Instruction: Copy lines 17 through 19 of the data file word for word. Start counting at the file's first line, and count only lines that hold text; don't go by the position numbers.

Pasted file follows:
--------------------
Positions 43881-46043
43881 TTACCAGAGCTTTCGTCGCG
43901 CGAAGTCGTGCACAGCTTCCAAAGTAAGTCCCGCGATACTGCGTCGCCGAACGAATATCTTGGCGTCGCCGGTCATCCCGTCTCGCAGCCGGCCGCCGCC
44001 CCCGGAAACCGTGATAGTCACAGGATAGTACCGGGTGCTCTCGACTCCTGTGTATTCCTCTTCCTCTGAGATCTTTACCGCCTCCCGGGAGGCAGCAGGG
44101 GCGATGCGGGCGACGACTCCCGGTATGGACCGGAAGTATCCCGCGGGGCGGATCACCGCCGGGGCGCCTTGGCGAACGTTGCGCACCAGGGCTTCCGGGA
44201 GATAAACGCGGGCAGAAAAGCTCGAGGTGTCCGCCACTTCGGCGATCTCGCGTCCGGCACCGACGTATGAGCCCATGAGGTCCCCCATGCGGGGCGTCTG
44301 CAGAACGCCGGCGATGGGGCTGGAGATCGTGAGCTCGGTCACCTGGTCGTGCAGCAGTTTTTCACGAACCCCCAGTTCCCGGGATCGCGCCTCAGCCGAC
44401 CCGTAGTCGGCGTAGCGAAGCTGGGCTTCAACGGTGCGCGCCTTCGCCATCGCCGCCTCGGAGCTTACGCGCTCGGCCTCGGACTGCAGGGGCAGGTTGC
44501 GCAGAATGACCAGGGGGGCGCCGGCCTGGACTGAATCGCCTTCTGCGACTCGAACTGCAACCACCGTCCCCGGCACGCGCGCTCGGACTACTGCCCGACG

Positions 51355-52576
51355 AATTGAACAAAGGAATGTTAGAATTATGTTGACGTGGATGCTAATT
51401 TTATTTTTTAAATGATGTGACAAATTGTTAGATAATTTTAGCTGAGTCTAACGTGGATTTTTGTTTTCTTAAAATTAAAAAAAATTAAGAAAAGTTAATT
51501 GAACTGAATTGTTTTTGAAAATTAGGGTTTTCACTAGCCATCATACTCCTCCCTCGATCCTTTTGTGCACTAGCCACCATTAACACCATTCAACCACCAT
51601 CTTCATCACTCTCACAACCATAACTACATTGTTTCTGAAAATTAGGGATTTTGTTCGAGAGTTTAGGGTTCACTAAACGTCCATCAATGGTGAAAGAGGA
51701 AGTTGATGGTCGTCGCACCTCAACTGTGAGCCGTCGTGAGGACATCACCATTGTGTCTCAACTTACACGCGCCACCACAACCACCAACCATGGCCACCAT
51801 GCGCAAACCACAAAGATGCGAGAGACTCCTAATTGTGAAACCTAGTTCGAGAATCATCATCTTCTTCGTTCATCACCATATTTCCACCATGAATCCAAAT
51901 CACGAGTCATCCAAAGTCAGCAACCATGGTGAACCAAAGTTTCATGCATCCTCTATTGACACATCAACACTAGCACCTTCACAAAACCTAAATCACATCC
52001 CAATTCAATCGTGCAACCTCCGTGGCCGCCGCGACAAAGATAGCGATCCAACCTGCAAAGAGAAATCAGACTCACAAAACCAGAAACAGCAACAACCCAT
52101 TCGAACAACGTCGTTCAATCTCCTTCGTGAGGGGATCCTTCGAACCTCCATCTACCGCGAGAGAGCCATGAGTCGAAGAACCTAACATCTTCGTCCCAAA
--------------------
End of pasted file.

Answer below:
51901 CACGAGTCATCCAAAGTCAGCAACCATGGTGAACCAAAGTTTCATGCATCCTCTATTGACACATCAACACTAGCACCTTCACAAAACCTAAATCACATCC
52001 CAATTCAATCGTGCAACCTCCGTGGCCGCCGCGACAAAGATAGCGATCCAACCTGCAAAGAGAAATCAGACTCACAAAACCAGAAACAGCAACAACCCAT
52101 TCGAACAACGTCGTTCAATCTCCTTCGTGAGGGGATCCTTCGAACCTCCATCTACCGCGAGAGAGCCATGAGTCGAAGAACCTAACATCTTCGTCCCAAA